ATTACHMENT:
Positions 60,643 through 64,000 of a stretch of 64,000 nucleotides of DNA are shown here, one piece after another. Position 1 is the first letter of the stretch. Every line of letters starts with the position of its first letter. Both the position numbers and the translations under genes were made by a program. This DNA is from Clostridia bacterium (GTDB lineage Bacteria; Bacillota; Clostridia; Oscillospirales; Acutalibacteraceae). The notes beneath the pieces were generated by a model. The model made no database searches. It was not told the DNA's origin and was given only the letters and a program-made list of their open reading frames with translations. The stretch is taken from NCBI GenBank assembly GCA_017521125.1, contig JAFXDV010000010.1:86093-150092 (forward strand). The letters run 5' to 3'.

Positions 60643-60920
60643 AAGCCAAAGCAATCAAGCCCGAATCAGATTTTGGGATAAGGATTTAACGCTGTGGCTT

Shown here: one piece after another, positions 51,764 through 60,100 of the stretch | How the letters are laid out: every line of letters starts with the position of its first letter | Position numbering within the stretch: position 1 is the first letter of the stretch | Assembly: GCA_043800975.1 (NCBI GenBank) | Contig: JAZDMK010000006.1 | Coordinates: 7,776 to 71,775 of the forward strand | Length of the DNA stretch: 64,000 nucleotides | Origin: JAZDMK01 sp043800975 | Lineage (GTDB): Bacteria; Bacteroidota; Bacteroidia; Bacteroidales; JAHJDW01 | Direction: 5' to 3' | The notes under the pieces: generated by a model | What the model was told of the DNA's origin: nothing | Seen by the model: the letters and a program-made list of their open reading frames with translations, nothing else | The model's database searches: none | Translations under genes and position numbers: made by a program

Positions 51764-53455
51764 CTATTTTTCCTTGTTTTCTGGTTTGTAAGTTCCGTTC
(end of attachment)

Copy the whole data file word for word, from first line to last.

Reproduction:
Positions 60,643 through 64,000 of a stretch of 64,000 nucleotides of DNA are shown here, one piece after another. Position 1 is the first letter of the stretch. Every line of letters starts with the position of its first letter. Both the position numbers and the translations under genes were made by a program. This DNA is from Clostridia bacterium (GTDB lineage Bacteria; Bacillota; Clostridia; Oscillospirales; Acutalibacteraceae). The notes beneath the pieces were generated by a model. The model made no database searches. It was not told the DNA's origin and was given only the letters and a program-made list of their open reading frames with translations. The stretch is taken from NCBI GenBank assembly GCA_017521125.1, contig JAFXDV010000010.1:86093-150092 (forward strand). The letters run 5' to 3'.

Positions 60643-60920
60643 AAGCCAAAGCAATCAAGCCCGAATCAGATTTTGGGATAAGGATTTAACGCTGTGGCTT

Shown here: one piece after another, positions 51,764 through 60,100 of the stretch | How the letters are laid out: every line of letters starts with the position of its first letter | Position numbering within the stretch: position 1 is the first letter of the stretch | Assembly: GCA_043800975.1 (NCBI GenBank) | Contig: JAZDMK010000006.1 | Coordinates: 7,776 to 71,775 of the forward strand | Length of the DNA stretch: 64,000 nucleotides | Origin: JAZDMK01 sp043800975 | Lineage (GTDB): Bacteria; Bacteroidota; Bacteroidia; Bacteroidales; JAHJDW01 | Direction: 5' to 3' | The notes under the pieces: generated by a model | What the model was told of the DNA's origin: nothing | Seen by the model: the letters and a program-made list of their open reading frames with translations, nothing else | The model's database searches: none | Translations under genes and position numbers: made by a program

Positions 51764-53455
51764 CTATTTTTCCTTGTTTTCTGGTTTGTAAGTTCCGTTC